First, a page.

MEN: CANCER SCREENING

surviving prostate cancer

IN HONOR OF NATIONAL MEN’S HEALTH WEEK!

Cancer Screening Save Lives

Most men do not openly discussed their health.  Surveys show that most men think they are healthy, even if they have a few dire diagnosis.  Optimism? Head in the sand? Whichever the consensus, cancer screening save lives.  Here are few common cancer guidelines for prostate cancer screening, lung cancer screening, and colon cancer screening to consider. Remember, the information here regarding cancer screening should always be verified with your Primary Care Manager (PCM) aka Family Doctor/Nurse Practitioner/Physician Assistant, because recommendations for the appropriate age to begin screening do change over the years. 

What Is You Family History?

Why is your family history important? Because it tells you, based on your genetics, your risk for certain types of cancers. Therefore, one of the most important thing to know is your family history for cancer. The best way to find out about your family history, is by asking your family historian (you know, that great Aunt or Uncle who tells the stories about everything and about everyone in the family?) If someone in your family had cancer, then it is also good to know what type of cancer your family member had, if possible. This information is very important, because it allows your doctor to consider specific types of cancer risk to discuss with you and best cancer screening approach.  There are also some genetic disorders that may increase your risk for cancer.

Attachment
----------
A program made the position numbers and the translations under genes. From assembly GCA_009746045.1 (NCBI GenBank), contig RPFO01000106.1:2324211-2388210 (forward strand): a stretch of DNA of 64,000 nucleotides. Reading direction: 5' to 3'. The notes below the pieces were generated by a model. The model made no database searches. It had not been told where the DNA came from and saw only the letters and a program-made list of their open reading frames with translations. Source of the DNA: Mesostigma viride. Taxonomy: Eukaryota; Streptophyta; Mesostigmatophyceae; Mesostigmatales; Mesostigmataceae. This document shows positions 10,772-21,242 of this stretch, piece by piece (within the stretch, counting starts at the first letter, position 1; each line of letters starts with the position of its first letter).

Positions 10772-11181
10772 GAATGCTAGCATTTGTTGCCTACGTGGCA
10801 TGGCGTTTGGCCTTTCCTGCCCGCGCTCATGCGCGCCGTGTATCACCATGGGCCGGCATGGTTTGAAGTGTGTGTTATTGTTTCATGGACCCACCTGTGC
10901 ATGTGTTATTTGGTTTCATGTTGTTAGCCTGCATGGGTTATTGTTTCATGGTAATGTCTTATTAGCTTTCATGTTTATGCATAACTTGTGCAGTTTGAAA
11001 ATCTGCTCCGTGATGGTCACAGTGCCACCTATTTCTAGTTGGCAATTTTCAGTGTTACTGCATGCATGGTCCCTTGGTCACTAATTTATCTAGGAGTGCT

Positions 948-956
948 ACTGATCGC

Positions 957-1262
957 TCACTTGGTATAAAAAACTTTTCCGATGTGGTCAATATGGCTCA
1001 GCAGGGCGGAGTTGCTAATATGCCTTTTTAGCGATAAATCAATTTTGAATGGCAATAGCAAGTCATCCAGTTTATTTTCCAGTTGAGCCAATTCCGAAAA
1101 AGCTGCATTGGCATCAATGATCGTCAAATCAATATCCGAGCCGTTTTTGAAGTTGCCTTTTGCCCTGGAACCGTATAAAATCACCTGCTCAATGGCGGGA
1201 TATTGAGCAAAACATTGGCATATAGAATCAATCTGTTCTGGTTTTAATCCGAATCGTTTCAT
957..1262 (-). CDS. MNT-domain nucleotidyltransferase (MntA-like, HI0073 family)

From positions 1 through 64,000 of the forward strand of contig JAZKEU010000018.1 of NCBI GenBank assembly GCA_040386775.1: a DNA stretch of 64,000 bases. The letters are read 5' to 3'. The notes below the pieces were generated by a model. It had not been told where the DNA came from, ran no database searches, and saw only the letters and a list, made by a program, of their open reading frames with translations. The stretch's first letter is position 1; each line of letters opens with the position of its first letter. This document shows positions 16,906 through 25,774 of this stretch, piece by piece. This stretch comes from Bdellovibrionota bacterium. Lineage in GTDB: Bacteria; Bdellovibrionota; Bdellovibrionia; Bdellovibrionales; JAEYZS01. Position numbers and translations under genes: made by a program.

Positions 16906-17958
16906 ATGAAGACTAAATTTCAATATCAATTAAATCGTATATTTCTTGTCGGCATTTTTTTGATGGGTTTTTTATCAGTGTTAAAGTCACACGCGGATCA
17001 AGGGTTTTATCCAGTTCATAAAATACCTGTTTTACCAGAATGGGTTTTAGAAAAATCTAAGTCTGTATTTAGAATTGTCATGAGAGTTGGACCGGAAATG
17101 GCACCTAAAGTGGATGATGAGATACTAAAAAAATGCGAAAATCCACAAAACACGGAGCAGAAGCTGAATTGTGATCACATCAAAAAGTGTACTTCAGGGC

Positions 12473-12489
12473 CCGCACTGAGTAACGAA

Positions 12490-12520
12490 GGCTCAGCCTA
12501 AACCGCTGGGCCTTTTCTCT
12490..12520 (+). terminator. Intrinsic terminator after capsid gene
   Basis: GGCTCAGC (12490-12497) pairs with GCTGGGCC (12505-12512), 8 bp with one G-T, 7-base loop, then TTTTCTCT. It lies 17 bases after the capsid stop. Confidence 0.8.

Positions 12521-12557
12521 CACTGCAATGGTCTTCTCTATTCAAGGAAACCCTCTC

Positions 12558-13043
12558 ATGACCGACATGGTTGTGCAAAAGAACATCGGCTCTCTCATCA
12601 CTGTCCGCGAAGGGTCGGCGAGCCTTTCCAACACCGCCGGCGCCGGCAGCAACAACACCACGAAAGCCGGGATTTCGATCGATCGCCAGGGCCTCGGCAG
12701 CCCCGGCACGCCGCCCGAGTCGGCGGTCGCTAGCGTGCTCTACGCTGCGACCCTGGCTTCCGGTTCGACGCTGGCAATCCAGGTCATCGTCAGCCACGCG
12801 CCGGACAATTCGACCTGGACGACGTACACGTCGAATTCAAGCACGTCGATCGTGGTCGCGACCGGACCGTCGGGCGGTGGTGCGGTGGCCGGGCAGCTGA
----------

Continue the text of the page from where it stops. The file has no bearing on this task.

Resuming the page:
Remember, if your mother and/or father had cancer, you should begin screening 10yrs younger, or at the recommended age of screening, whichever is younger. For example:

  • If mother had colon cancer at 49 years of age, then children should begin screening at age 39
  • If Father had prostate cancer at age 71, then sons should begin screening at 40 (if Black/African American), 50 (if non-Black)  

Know your body! 

I’m adopted and do not know my birth family history. What should I do?

There are many who do not know their family history, not only because of adoption, but because speaking about cancer was considered taboo. If you are in this group – no problem. Just follow the guidelines below. Also, though family history is important, less than 15% of cancer diagnosis is related to known family genetics.  Many cancers are “spontaneous” so the guidelines are very helpful.